Abstract: Can gender-balanced social norms mitigate the gender differences in competitiveness that are observed in traditional patriarchic as well as in modern societies? We experimentally assess men's and women's preferences to compete in a traditional society where women and men have similar rights and entitlements alongside a patriarchic and a matrilineal society which have previously been studied. We find that, unlike in the patriarchic society, there is no significant gender difference in the inclination to compete in the gender-balanced society. We also find that women's decisions in our experiment are optimal more often than men's in the gender-balanced society - opposite to the pattern encountered in the patriarchic society. Our results highlight the importance of culture and socialization for gender differences in competitiveness and suggest that the large gender-differences in competitiveness documented for modern societies are a long-term consequence of a patriarchic heritage.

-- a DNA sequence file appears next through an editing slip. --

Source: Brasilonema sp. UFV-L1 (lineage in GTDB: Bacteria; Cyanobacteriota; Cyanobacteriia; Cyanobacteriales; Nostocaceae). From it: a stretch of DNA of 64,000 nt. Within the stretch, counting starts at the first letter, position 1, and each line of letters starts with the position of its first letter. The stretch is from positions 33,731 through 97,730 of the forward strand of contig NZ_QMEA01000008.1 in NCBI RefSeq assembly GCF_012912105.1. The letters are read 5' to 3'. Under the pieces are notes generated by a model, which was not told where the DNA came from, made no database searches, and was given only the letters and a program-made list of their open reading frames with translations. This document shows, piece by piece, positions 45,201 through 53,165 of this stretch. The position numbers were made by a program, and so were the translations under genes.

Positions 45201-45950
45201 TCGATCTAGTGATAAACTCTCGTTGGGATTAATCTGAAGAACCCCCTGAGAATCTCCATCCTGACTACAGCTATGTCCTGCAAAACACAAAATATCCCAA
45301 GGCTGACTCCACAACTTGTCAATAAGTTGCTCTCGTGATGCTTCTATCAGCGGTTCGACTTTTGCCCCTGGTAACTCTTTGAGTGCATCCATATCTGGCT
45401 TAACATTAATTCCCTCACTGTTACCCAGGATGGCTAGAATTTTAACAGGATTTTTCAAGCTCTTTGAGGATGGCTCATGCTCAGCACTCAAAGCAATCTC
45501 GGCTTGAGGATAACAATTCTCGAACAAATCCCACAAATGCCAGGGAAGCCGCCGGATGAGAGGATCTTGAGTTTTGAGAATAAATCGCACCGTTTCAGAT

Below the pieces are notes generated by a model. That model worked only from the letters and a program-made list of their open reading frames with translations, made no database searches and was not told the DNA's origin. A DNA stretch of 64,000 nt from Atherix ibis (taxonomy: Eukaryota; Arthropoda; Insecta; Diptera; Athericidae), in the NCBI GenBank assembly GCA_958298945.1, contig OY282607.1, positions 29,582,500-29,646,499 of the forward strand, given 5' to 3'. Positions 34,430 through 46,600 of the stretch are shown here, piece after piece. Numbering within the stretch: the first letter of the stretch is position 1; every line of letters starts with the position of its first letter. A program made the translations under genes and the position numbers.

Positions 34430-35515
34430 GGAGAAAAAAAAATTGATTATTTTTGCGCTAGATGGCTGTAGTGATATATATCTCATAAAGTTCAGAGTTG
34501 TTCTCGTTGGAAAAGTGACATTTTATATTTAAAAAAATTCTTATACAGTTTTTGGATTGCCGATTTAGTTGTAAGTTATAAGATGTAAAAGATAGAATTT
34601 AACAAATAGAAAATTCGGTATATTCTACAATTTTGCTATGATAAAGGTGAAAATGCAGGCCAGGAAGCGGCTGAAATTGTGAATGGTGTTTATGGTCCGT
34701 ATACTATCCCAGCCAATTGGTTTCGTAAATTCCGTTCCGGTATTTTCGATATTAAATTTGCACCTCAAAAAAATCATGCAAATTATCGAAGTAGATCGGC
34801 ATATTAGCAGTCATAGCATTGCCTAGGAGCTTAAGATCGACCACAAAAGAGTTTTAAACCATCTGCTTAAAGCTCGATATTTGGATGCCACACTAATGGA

Keywords: gender economics; competition; social norms; traditional societies; lab-in-the-field experiment
    Date: 2020–02–26
  6. By: Levy, Daniel; Mayer, Tamir; Raviv, Alon